In clinical trials, it is the duty of the researcher not to harm even though there is consent. It is not just a legal duty, but also a moral and ethical duty. Hence, for the sake of advancement of science, would it be justifiable for a researcher to cause harm, albeit in a controlled setting, to healthy volunteers consenting to harm? Would it not be tantamount to a breach of duty, especially of a researcher (or doctors) to save life, to prevent harm, to reduce pain and disease, to make people healthier – not sick? But, the argument can well be stated that in order to reduce disease in the population, research needs to be conducted on a few people willing to take the risk of minimal harm for the greater public good.

Medical research involves potential benefits and harms, and only such research ought to be undertaken where the benefits outweigh the harms. Research takes place on both healthy humans and patients who are required to voluntarily enter a clinical trial upon understanding the nature of the trial, the risks and benefits, etc. Some trials are termed to pose “no more than minimal risk”, that would imply risks that are encountered in daily life and not anything additionally (19). Even in such trials there are risks of potential harm that could be physical, psychological, economic, social and legal harms (9). Further, problems with regard to the process of consent, such as therapeutic misconception, conflict of interest, difficulties of communication, etc, (9) are known and continue, despite regulations and guidelines. Violation of the consent process has the potential not only for harming the participant, but also vitiating the trial, and compromises on voluntariness.

Criminal law and consent

Consent forms an important part of all clinical trials on human participants. The requirement under the law and in all guidelines on clinical trials is that informed consent needs to be taken, where the participants are informed about the risks and benefits of the trial, availability of alternative treatments, known risks and the possibility of unknown risks, etc. The main difference between CHIM trials and Phase I – III clinical trials is that in the latter there are risks of harm (that may or may not occur), whereas, in the former there is intentional harm, though it is controlled and perhaps managed. It is not just a risk; it is actual harm when one intentionally infects a healthy person with a disease.

Criminal law and public health laws contain many provisions that criminalise negligent and malignant spread of disease dangerous to life. Under section 269 of the Indian Penal Code (IPC) (20), “Whoever unlawfully or negligently does any act which is, and which he knows or has reason to believe to be, likely to spread the infection of any disease dangerous to life, shall be punished with imprisonment of either description for a term which may extend to six months, or with fine or with both.” Section 270, IPC, penalises the malignant spread of the infection that attracts a punishment of two years. Diseases like chicken pox, cholera, diphtheria, enteric group fevers, influenza, pneumonia, leprosy, measles, plague, poliomyelitis, relapsing fever, scarlet fever, small pox, tuberculosis, typhus, yellow fever, etc, are listed as “dangerous diseases” in the public health laws and municipal laws of the States (20)1, that empower the State governments with the power to contain their spread. CHIM trials may be conducted for such diseases termed as dangerous diseases in law, and that could then invoke clauses concerning unlawful, negligent or malignant spread of diseases dangerous to life.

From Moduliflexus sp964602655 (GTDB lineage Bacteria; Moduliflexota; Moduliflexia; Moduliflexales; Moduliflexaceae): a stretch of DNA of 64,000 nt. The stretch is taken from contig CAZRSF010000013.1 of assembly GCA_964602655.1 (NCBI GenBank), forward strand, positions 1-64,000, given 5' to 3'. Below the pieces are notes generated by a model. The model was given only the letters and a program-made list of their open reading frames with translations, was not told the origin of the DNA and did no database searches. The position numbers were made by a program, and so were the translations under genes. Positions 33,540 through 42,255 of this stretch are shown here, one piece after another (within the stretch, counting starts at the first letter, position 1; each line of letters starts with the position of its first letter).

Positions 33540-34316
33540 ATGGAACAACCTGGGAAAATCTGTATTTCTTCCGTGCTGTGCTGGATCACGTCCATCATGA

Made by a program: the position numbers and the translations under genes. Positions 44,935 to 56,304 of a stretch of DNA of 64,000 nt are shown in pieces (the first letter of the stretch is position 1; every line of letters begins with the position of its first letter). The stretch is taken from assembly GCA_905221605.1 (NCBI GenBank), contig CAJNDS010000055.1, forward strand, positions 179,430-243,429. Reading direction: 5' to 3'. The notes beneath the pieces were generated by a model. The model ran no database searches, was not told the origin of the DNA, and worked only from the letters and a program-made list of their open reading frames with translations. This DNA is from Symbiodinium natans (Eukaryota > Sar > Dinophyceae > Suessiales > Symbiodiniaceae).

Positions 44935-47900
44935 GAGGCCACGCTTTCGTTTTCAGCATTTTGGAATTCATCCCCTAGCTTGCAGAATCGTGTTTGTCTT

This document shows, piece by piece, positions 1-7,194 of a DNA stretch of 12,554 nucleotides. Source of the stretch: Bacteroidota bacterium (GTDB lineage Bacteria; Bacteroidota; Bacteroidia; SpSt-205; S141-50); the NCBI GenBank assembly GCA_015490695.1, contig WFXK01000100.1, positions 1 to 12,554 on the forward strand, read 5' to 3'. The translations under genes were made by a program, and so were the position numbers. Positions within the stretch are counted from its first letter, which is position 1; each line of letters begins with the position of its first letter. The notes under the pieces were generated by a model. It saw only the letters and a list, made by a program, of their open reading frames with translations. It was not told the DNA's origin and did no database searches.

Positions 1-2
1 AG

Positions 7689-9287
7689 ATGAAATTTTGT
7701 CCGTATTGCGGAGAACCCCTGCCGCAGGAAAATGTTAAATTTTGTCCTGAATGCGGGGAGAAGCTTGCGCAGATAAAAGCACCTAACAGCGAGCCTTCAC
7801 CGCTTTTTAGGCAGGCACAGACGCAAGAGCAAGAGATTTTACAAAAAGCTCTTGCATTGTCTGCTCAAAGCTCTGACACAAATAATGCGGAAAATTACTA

There are other provisions in the IPC such as those that criminalise voluntarily causing hurt, grievous hurt, or performing acts that endanger the lives and personal safety of others (20: ss 319-23, 336) that could probably be of some relevance to CHIM trials. The IPC defines the term “voluntarily” where a person is said to cause an effect voluntarily when it is caused by means which s/he knew or had reason to believe to be likely to cause it (20: s 39) and defines “injury” to denote any harm illegally caused to a person, in mind, body reputation or property (20: s 44).

A necessary element in order to invoke the criminal law is mens rea (guilty mind), the knowledge and intention to harm. On the face of it, CHIM trials have all these elements that could invoke the criminal law against the researchers, even though the true intention is the advancement of science. However, the exception of consent could be a defence for the researcher. Criminal law also shows leniency towards acts done in good faith, or those not intended or known to cause harm or injury, or done without criminal intent to cause harm (20: ss 81.87,88,92, 95). The explanation given in law is that it is a question of fact in a particular case, whether the harm to be prevented or avoided was of such a nature and so imminent as to justify or excuse the risk of performing the act with the knowledge that it was likely to cause harm (20: s 81). In CHIM trials, though the exceptions in criminal law could come to the rescue of the researchers, they may also need to justify the imminent need to incur the risk of performing an act that is likely to cause harm.

Taking informed consent prior to enrolling a person in a CHIM trial would have to stand the test of whether a person can consent to being harmed (which the court in R v Brown has said would be irrelevant, and harm would be measured); and of how much knowledge the consenting participant had of the harm that would be inflicted. Further, after knowing the extent of harm, was the consent voluntary, and free from any undue influence, misrepresentation, etc, and informed. If we follow Feinberg’s principle, then the participant’s autonomy and consent to enter the trial would supersede what he called the paternalistic role of law that would prevent harm even to consenting adults. The magnitude of the harm would also need to be measured to make consent relevant in CHIM trials.